Year of Award
Doctor of Philosophy (PhD)
Department or School/College
Department of Anthropology
Ashley McKeown, Randall Skelton, Anna Prentiss, Steven Sheriff
Craniofacial variation, Mongolia, Quantitative Genetics, Skeletal Biology, Xiongnu
University of Montana
This dissertation explores the prehistory of Mongolia during a time when nomadic tribes created the world's first steppe empire in Inner Asia. These aggregated tribes, known to Chinese historians as Xiongnu, ruled from the 3rd century BCE to the 2nd century CE. They came to define steppe polity construction later used by the Mongol Empire under the reign of Chinggis Khan. These nomads moved extensively over the eastern steppe and interacted, both in trade and intermarriage, with peoples from southern Siberia to Xinjiang. However, the Xiongnu as a people are relatively unknown to scholars since they did not possess a written language of their own.
Although analysis on ancient skeletal remains of the Xiongnu have opened new avenues of research into their origins, scholars still do not have a comprehensive understanding of these ancient nomads. This study makes an attempt to elucidate questions of the Xiongnu's history and biological structure by examining craniofacial diversity using a methodology known as geometric morphometrics. Using a suite of multivariate statistical analyses to explain group relationships within and among the Xiongnu to groups in the region, this study explains the origins of the Xiongnu in a biological context and makes inferences about genetic exchanges. A quantitative genetic model is used to test group relationships and infer levels of gene flow between groups.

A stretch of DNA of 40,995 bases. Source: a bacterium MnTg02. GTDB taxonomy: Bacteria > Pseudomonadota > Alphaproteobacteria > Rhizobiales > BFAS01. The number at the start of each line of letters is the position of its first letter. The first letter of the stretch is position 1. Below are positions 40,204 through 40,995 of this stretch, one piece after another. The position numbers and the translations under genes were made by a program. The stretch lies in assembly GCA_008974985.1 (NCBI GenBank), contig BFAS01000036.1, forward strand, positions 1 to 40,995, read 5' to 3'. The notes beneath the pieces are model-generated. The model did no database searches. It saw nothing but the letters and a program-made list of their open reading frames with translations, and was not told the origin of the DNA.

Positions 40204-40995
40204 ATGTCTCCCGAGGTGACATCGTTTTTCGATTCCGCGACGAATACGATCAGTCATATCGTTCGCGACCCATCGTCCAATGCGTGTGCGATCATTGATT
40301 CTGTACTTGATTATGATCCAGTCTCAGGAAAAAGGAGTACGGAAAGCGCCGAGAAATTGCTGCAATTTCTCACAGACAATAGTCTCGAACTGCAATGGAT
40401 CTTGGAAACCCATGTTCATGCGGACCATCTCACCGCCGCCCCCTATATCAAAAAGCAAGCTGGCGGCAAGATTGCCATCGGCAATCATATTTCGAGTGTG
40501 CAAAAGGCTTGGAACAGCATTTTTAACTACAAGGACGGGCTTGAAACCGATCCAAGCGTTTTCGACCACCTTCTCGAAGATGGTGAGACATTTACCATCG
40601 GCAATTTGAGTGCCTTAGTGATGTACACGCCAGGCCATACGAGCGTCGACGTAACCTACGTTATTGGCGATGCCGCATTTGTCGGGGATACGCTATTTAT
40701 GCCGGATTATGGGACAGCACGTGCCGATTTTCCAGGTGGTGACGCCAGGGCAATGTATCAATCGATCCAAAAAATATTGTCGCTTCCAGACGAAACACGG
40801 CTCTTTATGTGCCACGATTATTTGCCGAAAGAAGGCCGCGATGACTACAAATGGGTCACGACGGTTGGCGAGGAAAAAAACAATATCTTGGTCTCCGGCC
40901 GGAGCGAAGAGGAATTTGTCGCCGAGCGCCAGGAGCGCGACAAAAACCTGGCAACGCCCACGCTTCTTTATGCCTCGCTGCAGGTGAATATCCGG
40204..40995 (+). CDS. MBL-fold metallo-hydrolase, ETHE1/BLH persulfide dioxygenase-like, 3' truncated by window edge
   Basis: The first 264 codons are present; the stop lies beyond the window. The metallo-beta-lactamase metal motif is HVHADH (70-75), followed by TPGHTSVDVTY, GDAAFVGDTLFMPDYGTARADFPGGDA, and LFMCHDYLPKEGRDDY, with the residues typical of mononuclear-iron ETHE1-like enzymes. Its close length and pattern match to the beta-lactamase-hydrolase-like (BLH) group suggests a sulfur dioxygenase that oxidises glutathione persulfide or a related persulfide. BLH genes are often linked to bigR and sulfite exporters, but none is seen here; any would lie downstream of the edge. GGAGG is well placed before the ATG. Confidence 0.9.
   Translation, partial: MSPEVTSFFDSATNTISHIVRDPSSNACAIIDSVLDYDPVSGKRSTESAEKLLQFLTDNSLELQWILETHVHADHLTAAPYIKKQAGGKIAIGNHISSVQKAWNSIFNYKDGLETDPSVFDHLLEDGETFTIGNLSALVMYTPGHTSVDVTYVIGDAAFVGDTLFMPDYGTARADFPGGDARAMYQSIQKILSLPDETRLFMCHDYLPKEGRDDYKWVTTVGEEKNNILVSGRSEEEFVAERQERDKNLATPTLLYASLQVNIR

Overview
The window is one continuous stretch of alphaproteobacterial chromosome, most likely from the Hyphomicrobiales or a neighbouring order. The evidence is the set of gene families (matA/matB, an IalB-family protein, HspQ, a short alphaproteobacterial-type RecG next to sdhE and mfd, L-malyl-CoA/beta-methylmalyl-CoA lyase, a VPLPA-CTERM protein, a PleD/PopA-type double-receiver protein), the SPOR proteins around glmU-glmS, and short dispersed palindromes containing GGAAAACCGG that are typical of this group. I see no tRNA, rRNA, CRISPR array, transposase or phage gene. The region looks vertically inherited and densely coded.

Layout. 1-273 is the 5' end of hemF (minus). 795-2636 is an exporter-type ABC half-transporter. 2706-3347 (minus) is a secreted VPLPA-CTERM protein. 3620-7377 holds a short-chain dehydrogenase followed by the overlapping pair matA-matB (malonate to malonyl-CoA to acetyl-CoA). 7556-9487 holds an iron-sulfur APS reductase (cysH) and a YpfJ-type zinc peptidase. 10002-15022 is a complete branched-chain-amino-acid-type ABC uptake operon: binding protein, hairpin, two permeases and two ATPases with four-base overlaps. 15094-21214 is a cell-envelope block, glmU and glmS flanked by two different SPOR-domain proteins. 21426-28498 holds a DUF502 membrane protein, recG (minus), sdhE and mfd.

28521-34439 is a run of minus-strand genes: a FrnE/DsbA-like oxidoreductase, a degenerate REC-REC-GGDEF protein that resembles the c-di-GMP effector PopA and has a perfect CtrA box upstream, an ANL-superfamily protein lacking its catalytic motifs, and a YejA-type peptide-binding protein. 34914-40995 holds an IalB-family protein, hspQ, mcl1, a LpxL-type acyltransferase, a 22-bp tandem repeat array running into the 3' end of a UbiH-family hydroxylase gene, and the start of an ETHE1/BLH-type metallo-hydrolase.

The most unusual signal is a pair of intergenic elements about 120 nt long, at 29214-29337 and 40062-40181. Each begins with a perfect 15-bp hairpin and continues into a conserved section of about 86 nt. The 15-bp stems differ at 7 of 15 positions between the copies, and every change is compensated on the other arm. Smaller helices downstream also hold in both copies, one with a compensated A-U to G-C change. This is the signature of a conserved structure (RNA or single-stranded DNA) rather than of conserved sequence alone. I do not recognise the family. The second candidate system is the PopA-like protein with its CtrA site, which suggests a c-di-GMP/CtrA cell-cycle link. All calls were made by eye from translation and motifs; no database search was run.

Results indicate the Xiongnu were composed of at least two biologically distinct groups. One sample from an elite cemetery in northern Mongolia shares their ancestry with a Bronze Age population from Mongolia, and possibly, to a later migration of Turks, who came to dominate the eastern steppe between the 6th and 8th centuries CE. The Xiongnu also evidence biological similarity with nomads who composed the Mongol Empire, modern-day Mongolians, and some Siberian groups. These results are similar to genetic studies suggesting a mix of Eastern and Western Eurasian haplogroups while also achieving consensus with models of steppe polity formation proposed by archaeologists, who suggest local ties to extra-local groups through interactive exchange networks. Overall, the Xiongnu nomads are very much a part of Mongolia's past with links to its modern peoples.
Schmidt, Ryan, "Unraveling the population history of the Xiongnu to explain molecular and archaeological models of prehistoric Mongolia" (2012). Graduate Student Theses, Dissertations, & Professional Papers. 1149.
© Copyright 2012 Ryan Schmidt